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( Friday Night Lights &) Sunday Afternoons

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( Friday Night Lights &) Sunday Afternoons

3119 Chadwick Drive
Los Angeles, CA 90032
August 21st, 2011 - September 4th, 2011
Opening: August 21st, 2011 5:00 AM - 8:00 PM

QUICK FACTS
WEBSITE:  
http://summercampprojectproject.blogspot...
NEIGHBORHOOD:  
eagle rock/highland park
EMAIL:  
summercampprojectproject@gmail.com
OPEN HOURS:  
By appointment
TAGS:  
mixed-media, installation, performance, conceptual, pop, landscape, surrealism, figurative, modern, sculpture

DESCRIPTION

Summercamp's ProjectProject presents Friday Night Lights & Sunday Afternoons- an evening of three performances and a daytime outdoor group exhibition of artists who work within the realms of exploring the unknown. Both events will feature a performance by Liza Wade Green, written during her Fall 2010 Residency at Summercamp. 

Sunday Afternoon:
At the bottom of the hill, Erin Payne makes visible a botanical journey that is often not considered. Payne will visually represent the ancestral home of our Crape Myrtle tree as a painted curved backdrop of tree’s landscape of origin in China. Payne explores anthropomorphic ideas of nature examining itself through human constructs by using a tall mirror allowing the tree to view itself within its native landscape. From the bottom of the hill to the top,Matt Wardell's construction of wood, fabric, found and constructed elements traverses the length of Summercamp's hill. Maybe a cantaloupe will be involved, but its hard to say.

Also near the base of the hill, Suzanne Fontaine will hold A NEW KIND OF FORTUNE TELLING*. This interactive experience
seeking understanding
of destiny
and self.
*Readings limited to one per person.

Aili Schmeltz's Tomorrowland  explores the idea that utopia can be considered not only a place or a goal, but also as the very act of striving for such a target. These hybridized structures are materializations, remnants of an ideal that never was and may never be. As fallen monuments to a utopic philosophy, they function as relics of both a “good place” and “no place.” They nod towards a bright future and a fallen past, recontextualizing and recombining materials that are both nostalgic and futuristic. An embedded sense of naiveté is inherent to the objects, formed from a chemical bond of sunshine and noir that was repeatedly cooled and heated by urban temperament and artifice. Part architectural, part fossil, part potential: these works utilize discarded building materials that appear to have crystallized within a ‘natural’ process—strata that have undergone philosophical transformation yet to be fulfilled. Michael Carter's Appetite for Destruction, also explores the role of ideology, but in social practice.  By investigating the embedded but often overlooked content of the ubiquitous reception table, Carter will stage an encounter where the expectations of interaction are unknown and uncertain. Carter poses the question:  Do the ideological assumptions of contemporary social practice actually limit the goal of individual empowerment?  Ultimately, does power only grow out of the -metaphorical or actual - barrel of a gun?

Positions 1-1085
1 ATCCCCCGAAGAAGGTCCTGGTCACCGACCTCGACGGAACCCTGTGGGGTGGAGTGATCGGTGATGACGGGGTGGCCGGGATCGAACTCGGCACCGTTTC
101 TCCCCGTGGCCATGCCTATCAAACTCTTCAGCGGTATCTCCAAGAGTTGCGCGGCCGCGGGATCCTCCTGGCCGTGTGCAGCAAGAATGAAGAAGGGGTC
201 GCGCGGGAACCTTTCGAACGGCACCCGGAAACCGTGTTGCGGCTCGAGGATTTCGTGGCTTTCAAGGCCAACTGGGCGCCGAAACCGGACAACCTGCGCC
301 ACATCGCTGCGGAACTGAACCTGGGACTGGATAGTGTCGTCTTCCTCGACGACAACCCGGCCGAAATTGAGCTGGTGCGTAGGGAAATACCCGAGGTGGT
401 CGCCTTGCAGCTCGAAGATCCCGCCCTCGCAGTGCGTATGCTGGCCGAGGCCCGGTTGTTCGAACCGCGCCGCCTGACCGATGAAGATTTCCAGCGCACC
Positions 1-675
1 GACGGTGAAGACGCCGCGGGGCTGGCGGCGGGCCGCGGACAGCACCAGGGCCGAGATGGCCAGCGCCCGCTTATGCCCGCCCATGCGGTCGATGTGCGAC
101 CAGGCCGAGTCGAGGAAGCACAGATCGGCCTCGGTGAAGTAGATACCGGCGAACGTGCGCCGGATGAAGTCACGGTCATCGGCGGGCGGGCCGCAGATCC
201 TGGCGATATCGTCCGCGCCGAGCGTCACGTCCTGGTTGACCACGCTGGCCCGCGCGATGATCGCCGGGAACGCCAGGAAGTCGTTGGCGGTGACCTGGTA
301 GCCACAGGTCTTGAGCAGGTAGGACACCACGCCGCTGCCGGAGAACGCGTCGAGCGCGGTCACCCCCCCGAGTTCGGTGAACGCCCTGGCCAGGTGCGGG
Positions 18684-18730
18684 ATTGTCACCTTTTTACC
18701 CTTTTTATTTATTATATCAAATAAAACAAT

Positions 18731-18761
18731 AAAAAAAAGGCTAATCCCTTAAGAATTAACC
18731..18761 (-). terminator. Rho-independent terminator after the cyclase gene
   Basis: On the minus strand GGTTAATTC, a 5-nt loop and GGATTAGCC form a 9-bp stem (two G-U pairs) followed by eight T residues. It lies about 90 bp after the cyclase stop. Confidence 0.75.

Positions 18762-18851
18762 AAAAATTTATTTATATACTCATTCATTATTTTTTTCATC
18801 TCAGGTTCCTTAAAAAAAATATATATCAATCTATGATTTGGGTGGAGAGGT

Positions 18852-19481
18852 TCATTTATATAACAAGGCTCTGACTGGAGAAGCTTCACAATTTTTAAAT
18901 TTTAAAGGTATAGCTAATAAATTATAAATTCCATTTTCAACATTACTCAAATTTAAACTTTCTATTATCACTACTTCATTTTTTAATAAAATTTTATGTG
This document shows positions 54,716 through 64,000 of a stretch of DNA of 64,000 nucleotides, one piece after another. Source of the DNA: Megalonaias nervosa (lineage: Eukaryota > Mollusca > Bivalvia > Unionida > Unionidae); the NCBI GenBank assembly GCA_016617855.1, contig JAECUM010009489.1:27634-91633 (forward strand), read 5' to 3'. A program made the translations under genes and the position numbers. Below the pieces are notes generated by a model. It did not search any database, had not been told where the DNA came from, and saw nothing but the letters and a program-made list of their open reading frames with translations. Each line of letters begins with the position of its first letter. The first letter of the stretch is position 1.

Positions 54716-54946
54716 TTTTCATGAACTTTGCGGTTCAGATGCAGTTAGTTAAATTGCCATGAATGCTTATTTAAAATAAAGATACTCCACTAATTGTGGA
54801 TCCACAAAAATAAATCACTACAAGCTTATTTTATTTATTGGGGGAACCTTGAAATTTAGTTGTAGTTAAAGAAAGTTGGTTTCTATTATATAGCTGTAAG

In parallel, the illusive nature of physical reality and how our beliefs and preconceived ideas prejudice our responses to everything around us fascinates Marcus Durkheim. Objects become extensions of the self and only gain meaning by the associations we attach to them through experience, memories and emotions. A cupcake may remind one person about a wonderful experience, while another may be triggered to relive a trauma, and yet, another has no connection to cup cakes whatsoever. The objects in our life can reflect who we are, what we think and feel: inert avatars, ambassadors of self. "Things are not what they appear to be: nor are they otherwise."  Surangama Sutra

For the solo show in Guestroom, Alison Owen has constructed House Rules. Owen studied the facts of the house- its narrative history, the materials and patterns found in it, the specific movement of the light across the walls. By tracking this data Owen hopes to discover part of the intangible nature of the space. Intrigued by the house’s history, 3119 Chadwick is not a static place. Owen imagined it sending out tendrils like a grapevine, expanding, covering over old bits, breaking off into new rooms and new hiding places, like the labyrinthine house in Bruno Schulz’s book “The Street of Crocodiles”. Owen's composition is an attempt to create a new and logical offshoot of the house, arrested mid-growth.

And again, to end the evening, Liza Wade Green's HILL HOUSE MINE. Because the the audience travels through the house Hill House Mine  starts promptly at 7:45.

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